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title: 'Edgefield advertiser. (Edgefield, S.C.) 1836-current, September 28, 1921, Image 1',
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EDGEFIELD, S. C.,/WEDNESDAY, SEPTEMBER 28, 1921
Board of Ridgedale Academ;
Met Marriage of . Miss
Shade. Meeting of
B. Y. P. U.
Mr. an(l Mrs. Smyly Stevens of
Bennettsviile were here Sunday
morning en route to Meeting: Street
to be at the bedside of their mother,
Mrs. Ida Stevens, who is critical^
ill. Mrs. Stevens has suffered a stroke
of paralysis and is unconscious, and
her physician does not entertain any
hope of her recovery.
The board of trustees of Ridge
dale academy, at Seivern had a meet
ing here at the Baptist church on
Thursday, and at the lunch hour they
were entertained by the missionary
society, a tempting luncheon being
There were several matters dispos
ed of relative to the advancement of
the school. The Ridge association has
adopted this school and the board is
composed of representatives from the
Mrs. E. B. Dasher, has accepted the
Hardy school and will teach there
during the coming term. Mrs. Dasher,,
before her marriage had several
years of experience as teacher in one
of the colleges in North Carolina and
the school is fortunate in securing
Mr. and Mrs. J. W. Stirnen will
move this week to Summerland,
where they will make their home for
a while. It is sincerely regretted that
they are to reside elsewhere, but
their friends trust that at some fu
ture time they will take up their
abode here again. Mrs. Stirnen will
assist in teaching in one of the
schools in the' community.
^ Mr. ancUMrs. W. A. Bradfield have
returned from their honeymoon and
are spending a few days here in the
home of the latter's father, Mr. W.
S.- Mobley. There is a prospect of
Mr. Bradfield being permanently lo
cated, here by the firm he^re(Pjte?ftnj^,
which is pleasant news to all.
Mr. and Mrs. Davis are now dom
iciled in the home with Mr. and Mrs.
Mrs. Mary Hamilton, who has been
quite sick at the home of her niece,
Mrs. Alice Cox, is now improving.
Mrs. Grace Crouch is spending a
while here in the home of Mr. and
Mrs. H. W. Crouch.
Mrs. Annie Lewis has returned
from a visit to her sister, Mrs. W. S.
Mobley in Thomson, Ga.
Little Margaret Helen Payne who
has been so ill with typhoid fever, is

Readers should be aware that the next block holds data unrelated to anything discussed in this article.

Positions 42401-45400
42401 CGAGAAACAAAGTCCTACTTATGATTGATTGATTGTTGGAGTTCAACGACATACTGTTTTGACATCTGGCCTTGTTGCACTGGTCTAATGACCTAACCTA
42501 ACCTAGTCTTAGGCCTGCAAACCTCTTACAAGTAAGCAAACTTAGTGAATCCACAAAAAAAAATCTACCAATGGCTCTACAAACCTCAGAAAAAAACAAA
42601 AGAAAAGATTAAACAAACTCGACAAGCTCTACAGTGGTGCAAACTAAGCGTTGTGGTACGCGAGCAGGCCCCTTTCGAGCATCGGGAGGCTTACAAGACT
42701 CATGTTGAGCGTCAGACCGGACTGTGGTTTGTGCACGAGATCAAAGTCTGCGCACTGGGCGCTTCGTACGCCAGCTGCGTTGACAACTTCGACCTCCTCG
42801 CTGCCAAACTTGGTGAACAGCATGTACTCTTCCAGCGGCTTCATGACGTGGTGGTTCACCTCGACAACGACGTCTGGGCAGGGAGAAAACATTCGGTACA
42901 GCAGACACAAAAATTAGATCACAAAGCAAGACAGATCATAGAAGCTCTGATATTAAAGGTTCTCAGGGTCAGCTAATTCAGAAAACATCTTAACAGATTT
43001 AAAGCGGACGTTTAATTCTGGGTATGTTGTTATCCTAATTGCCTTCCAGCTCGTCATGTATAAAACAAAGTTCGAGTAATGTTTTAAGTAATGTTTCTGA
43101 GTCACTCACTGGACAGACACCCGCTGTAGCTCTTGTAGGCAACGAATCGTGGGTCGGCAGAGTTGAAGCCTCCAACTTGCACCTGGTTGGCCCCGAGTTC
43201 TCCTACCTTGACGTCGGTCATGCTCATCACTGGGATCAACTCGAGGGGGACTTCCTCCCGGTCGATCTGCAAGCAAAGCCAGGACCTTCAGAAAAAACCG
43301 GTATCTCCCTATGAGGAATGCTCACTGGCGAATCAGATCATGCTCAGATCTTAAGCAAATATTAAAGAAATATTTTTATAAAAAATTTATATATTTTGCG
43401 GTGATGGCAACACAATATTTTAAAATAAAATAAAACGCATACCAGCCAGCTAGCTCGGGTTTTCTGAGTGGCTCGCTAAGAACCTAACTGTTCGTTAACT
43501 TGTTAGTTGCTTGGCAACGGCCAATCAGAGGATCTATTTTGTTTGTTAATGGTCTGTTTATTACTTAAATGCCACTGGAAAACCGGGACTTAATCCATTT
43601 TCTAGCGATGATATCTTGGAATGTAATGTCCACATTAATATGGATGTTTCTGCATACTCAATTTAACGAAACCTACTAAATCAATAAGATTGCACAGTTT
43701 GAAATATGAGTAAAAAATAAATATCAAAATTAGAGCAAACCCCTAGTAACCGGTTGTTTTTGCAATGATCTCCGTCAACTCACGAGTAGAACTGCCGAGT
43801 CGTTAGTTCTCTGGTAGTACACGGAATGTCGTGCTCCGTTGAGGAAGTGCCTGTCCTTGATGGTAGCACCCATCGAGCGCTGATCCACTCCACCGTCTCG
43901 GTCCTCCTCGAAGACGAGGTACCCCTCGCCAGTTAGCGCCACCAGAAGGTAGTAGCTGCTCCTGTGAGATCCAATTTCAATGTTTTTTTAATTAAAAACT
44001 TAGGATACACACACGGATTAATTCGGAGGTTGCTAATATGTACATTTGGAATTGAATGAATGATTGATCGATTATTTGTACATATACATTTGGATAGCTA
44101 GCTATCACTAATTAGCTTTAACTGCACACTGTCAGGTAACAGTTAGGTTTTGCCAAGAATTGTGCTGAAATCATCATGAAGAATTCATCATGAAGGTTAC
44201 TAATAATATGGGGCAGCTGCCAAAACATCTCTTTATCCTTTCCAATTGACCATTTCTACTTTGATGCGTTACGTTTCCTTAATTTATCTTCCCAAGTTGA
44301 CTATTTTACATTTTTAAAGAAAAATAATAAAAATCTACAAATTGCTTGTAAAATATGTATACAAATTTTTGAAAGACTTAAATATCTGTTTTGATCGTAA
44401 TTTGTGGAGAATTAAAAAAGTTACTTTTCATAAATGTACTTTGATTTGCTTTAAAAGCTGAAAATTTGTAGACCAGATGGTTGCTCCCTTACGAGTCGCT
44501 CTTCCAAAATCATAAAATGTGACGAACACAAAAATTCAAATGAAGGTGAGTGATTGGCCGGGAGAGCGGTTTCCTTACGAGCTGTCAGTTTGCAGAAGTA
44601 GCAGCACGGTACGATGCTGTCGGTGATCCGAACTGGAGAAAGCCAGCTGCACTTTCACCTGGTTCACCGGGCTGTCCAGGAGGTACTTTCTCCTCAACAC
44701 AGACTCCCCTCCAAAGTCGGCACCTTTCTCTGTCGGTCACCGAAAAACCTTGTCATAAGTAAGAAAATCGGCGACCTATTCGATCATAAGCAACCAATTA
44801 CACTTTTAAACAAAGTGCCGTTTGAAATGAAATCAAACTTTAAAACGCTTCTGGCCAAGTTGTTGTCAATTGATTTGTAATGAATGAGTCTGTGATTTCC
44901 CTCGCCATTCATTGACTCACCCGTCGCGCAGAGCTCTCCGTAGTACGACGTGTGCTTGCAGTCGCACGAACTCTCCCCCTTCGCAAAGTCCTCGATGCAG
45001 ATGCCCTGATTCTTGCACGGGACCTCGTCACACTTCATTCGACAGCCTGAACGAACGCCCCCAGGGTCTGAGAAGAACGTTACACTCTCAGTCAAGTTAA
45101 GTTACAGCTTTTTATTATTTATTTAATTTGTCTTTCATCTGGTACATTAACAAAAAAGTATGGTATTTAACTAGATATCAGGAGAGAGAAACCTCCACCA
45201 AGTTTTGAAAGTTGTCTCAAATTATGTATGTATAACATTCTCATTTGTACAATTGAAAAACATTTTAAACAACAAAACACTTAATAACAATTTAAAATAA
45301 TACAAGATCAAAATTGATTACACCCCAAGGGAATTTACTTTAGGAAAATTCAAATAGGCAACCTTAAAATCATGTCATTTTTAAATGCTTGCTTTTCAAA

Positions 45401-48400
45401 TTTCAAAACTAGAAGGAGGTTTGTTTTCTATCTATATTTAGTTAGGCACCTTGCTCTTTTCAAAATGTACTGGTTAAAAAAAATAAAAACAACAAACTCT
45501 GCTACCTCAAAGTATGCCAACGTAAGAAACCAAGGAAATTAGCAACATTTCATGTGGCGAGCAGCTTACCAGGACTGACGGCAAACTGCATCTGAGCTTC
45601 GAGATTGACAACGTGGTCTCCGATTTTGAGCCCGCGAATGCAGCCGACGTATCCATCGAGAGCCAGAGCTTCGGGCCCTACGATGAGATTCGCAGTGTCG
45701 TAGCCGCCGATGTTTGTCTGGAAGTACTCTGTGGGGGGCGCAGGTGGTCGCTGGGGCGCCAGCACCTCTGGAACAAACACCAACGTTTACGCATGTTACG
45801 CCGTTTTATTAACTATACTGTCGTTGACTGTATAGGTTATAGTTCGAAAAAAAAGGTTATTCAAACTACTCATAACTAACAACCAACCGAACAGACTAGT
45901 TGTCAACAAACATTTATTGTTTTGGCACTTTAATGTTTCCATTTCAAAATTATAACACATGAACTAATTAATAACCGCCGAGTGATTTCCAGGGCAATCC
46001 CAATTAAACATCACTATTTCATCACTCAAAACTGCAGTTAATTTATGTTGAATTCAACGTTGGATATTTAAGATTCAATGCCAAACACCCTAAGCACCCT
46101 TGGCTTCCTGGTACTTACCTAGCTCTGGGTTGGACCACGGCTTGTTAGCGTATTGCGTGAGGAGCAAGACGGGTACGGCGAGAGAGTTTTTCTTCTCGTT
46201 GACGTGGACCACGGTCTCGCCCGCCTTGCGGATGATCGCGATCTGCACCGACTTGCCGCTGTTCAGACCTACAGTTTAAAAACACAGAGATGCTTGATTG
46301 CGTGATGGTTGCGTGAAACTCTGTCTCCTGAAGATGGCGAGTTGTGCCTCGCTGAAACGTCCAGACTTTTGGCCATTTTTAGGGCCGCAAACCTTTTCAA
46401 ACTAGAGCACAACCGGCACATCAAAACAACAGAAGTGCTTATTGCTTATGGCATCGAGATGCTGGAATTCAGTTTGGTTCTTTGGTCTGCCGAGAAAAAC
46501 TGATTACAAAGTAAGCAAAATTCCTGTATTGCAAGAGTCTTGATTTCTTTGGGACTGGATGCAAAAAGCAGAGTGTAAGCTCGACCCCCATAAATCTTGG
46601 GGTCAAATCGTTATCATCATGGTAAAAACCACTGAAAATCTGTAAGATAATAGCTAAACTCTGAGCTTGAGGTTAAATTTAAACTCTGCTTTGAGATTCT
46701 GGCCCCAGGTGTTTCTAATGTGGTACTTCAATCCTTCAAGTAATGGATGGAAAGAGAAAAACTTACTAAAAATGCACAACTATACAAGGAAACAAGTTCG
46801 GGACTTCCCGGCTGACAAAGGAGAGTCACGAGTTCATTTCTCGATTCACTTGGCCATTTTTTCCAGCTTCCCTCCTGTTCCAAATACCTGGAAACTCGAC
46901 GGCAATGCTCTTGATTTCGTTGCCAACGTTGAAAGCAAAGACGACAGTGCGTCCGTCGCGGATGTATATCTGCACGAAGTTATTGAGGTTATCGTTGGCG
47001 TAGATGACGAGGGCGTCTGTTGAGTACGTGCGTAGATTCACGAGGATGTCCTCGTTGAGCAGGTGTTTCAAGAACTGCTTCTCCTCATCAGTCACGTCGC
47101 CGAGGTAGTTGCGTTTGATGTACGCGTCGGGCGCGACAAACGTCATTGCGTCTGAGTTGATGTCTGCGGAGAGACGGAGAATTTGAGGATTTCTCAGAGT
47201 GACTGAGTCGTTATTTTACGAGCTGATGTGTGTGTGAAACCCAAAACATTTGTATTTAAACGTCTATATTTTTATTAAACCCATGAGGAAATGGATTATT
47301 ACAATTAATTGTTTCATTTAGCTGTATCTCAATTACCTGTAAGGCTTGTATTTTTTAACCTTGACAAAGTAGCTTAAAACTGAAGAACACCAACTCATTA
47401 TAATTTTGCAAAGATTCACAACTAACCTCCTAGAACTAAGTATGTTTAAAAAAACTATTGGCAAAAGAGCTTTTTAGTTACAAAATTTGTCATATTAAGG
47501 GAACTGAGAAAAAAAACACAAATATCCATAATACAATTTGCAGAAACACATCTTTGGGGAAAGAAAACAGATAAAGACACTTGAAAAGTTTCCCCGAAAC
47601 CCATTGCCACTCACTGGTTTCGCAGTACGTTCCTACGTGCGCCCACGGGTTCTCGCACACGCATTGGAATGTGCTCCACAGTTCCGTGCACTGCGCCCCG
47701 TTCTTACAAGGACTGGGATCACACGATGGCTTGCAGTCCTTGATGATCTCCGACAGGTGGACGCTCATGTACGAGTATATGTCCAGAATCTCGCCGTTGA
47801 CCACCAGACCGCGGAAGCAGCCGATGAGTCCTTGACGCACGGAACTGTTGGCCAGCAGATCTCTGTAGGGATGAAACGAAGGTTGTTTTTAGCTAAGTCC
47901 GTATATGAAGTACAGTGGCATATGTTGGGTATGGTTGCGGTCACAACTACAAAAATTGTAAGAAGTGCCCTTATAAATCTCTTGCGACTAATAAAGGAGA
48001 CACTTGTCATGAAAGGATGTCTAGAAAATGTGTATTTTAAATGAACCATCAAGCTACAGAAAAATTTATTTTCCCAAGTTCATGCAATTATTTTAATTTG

now better and every one hopes the
dear little girl will soon be well.
Mrs. L. L. Allen and Margery have
returned to Akron, Ohio, after spend
ing the summer here in the home of
the former's mother, Mrs. Mary Wa
ters, and other relatives.
Mr. and Mrs. W. B. Ouzts and Wil
mot are visiting in Tennille, Ga.
Mr. Arthur Eidson was stricken
with paraylsis on last Sunday while
he was out on the church grounds
of Ward Baptist church in conversa
tion with his pastor, Rev. W. S.
Brooke. His condition is now con
sidered better and he is conscious.
Miss Henrietta Satcher is spend
ing a few days here with her sister,
Mrs. Ann Gibson. Miss Satcher will
be in Columbia attending the nurses'
training school this winter, this being
her second term.
News comes of the marriage of
Miss Julia Shade, the daughter of
s Mr. and Mrs. Paseur Shade to Mr.
Lewis Schmitman, this happy union
taking place in New York. Mr. and
Mrs. Shade and their daughter had
been spending the summer north, and
plans for the marriage culminated
while >they were there.
A large and happy event was made
of the occasion. Mr. and Mrs. Schmit
man are now residing in Washington
where the former is engaged as a
secretary under Hoover.
The bride has always lived here at
Johnston, and is a handsome young
woman, and well educated, and every
one liked her for her pleasant annd
The groom graduated at Yale in
June and at college was noted for
his intellectual attainments. He is
very versatile in several languages,
and at the Peace Conference he will
be seiit as an interpreter fdr the
Mrs. Alice Satcher Watson of Au
gusta is the guest of relatives.
The first meeting of the B. Y. P.
U. was held Sunday evening at the
Baptist church, Mr. Guy Forrest,
president, having this in charge. The
young people are enthused over the
movement and it is hoped that soon
every young person identified with
the church will join. The meetings
will be held one hour previous to the
preaching service. Once a month a
social will be held and this evening
of wholesome fun is being pleasant
Sunday was promotion day at the
Baptist church, and the order of ser